Have you been working from home since COVID-19 disrupted our lives back in March 2020? You’re not alone.
According to a survey conducted last July, 59% of Canadian employees now work remotely. Only 1 in 5 employees want to return to the office full time once the pandemic ends.
If you don’t have a good work space at home, your body could end up paying the price. Stéphane Fournier is a physiotherapist and the owner of Accès Physio. He’s seen a 25% increase in patients with neck, wrist, shoulder and lower back pain. Why? The effects of working from home. “Going from office to home creates ergonomic stress that’s hard on the body. Especially if you’re less active than usual.”
- Looking for a physiotherapist or other health-care provider near you? Find one quickly with Lumino Health.
How do you get ready for your work-from-home day?
Do all the things you would normally do before heading to the office:
- Stick to your normal wake-up routine. Have a shower, brush your teeth, put on some comfortable work clothes, etc.
- If you can, set up your desk space away from other people and high-traffic areas like the kitchen.
- Determine the start and end time for your workday, and stay true to it. Turn your computer off at the scheduled time. Put your computer away, and out of sight if you can.
- Eat your meals and snacks (healthy ones of course) away from your computer. If time is an issue, make your lunch and snacks in the morning, as if you were going to the office.
How do you set up a comfortable workspace?
Here are the essentials for an ergonomic workspace according to Stéphane Fournier:
- A surface high enough to work with your elbows at a 90-degree angle;
- An office chair with armrests;
- A monitor at eye level (you can raise it up on a support or a stack of books);
- A separate mouse and keyboard if you’re using a laptop.
Stéphane also points out a good workspace doesn’t have to be expensive. “Working from home is here to stay, so it’s an investment that will pay off over time. Are you saving money because you’re no longer going out for lunch or commuting to work? Put some of those savings toward your home office.”
Adjustable desks that allow you to work either standing or sitting are an option. While you’re standing, rest one foot on a block or box that’s about the height of a step. That will balance your weight so that you don’t tilt your hips. Switch feet regularly, when your body tells you it’s time.
Why is it important to move during the day?
Since you don’t need to go out, it’s easy to become sedentary when working from home. However, “the human body is meant to move – it’s not a myth!” Stéphane Fournier reminds us.
Physical inactivity is a leading cause of disease and disability. A sedentary lifestyle can:
- double the risk of cardiovascular diseases, diabetes and obesity;
- increase the risk of colon cancer, high blood pressure, osteoporosis, depression and anxiety.
In fact, being too inactive can be as bad for your health as smoking. The Canadian Society for Exercise Physiology recommends adults get at least 150 minutes of exercise per week with each session lasting at least 10 minutes.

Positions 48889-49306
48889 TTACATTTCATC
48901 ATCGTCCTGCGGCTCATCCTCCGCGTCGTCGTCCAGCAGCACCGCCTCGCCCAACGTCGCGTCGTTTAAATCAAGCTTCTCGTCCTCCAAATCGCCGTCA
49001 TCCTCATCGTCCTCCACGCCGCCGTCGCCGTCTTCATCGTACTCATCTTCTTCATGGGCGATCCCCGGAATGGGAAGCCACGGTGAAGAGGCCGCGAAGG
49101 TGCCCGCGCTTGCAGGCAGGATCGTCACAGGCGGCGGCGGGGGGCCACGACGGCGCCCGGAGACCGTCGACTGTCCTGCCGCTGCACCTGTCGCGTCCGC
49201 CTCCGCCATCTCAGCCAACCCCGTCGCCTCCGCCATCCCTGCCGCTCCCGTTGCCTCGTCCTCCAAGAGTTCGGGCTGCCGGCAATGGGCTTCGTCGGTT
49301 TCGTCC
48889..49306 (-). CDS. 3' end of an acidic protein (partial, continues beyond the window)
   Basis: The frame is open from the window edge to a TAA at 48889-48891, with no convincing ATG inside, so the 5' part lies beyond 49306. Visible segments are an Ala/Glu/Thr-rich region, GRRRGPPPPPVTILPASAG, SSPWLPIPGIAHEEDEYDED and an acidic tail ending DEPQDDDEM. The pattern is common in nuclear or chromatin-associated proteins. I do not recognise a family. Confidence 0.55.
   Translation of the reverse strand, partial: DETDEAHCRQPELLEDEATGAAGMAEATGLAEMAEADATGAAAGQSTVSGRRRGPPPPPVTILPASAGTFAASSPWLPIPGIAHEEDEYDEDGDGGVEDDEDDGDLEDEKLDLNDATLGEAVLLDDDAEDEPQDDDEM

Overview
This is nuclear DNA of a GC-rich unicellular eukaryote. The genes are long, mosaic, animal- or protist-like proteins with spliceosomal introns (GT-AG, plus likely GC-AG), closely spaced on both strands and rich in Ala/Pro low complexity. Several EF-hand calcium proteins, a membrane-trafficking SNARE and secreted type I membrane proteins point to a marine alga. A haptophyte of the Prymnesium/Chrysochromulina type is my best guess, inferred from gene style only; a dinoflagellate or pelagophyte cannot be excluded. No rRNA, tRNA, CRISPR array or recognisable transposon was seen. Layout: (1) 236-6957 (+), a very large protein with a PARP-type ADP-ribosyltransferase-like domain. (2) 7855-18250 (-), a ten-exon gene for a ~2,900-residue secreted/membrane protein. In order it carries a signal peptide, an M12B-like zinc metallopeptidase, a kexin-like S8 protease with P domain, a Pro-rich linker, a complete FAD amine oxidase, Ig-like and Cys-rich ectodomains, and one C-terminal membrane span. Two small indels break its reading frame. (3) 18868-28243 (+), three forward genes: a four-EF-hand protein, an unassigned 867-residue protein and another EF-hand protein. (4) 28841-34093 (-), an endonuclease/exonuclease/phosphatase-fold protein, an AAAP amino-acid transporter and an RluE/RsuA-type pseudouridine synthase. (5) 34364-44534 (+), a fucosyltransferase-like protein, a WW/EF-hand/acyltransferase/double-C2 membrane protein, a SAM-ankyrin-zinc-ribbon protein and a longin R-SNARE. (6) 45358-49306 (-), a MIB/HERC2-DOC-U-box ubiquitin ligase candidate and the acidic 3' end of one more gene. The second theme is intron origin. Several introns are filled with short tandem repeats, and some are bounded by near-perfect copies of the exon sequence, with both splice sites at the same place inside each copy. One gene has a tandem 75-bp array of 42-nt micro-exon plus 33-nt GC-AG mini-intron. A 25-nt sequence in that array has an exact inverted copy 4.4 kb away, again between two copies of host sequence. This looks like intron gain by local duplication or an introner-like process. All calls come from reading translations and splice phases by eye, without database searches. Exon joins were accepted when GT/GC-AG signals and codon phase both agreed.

Physical activity is good for your mental health too! According to the Canadian Psychological Association, the mental health benefits of physical activity include:
- reduced day-to-day stress;
- increased happiness and self-esteem.
5 ways to stay active when working from home
1. Use that extra time in the morning to get moving.
Tori Taylor, a Certified Personal Trainer from Kitchener, does just that. “I get up at the same time I would if I were going to the office. Instead of using the time to get ready, I work out at home. I used my personal spending account from work to buy myself home gym equipment. I use kettlebells, resistance bands and a yoga mat.”
YouTube and other free apps have loads of workout videos that require little or no equipment. Choose an activity that you enjoy and are motivated to do. Or use the time to go out for a brisk walk. Then you can sit down to work.
2. Get up and stretch every hour
Fournier suggests setting a timer to help you remember to stand up every hour. “As you’re standing, put your hands on your buttocks. Then, lean your upper body backwards until you feel tension, but not pain.”
What are some other ways to get moving?
- Walk up and down the stairs a few times.
- Stretch your arms and wrists, roll your shoulders back and move your legs.
- Walk from room to room a few times.
- Dance to your favourite song between meetings.
- Strike a few yoga poses.
3. Go outside for a walk at least once a day.
Set aside at least one hour every day to go for a walk. Block the time off so you don’t schedule a meeting at the same time. “Ideally, you should plan to walk at least 15 minutes twice a day,” Stéphane Fournier advises.
If your job allows, try walking meetings, either by yourself or with a colleague or client.
4. Set realistic and measurable goals.
“We know that 80% of people stick to their resolutions if they have a structured approach,” Stéphane Fournier adds. Make changes that are realistic, achievable and short. Keep in mind that the pandemic isn’t going away any time soon. You’ll come out ahead by looking after yourself! Framing it this way this might give you the motivation you need to get going.”
Break down your goals into smaller ones. Is your goal to run 5K run by the end of the summer? Then increase your distance or running speed a bit at a time.
5. Get inspired by your friends and social networks.
“Challenges” of all kinds are big on social networks like TikTok and Instagram. “These short three-week challenges are perfect. That’s all the time you need to develop a new habit,” Stéphane says. “An added bonus is the motivation you get from friends and coworkers when you commit together.”
Whether you take on a plank challenge or 10,000 steps a day, anything you can do to get moving is a good thing.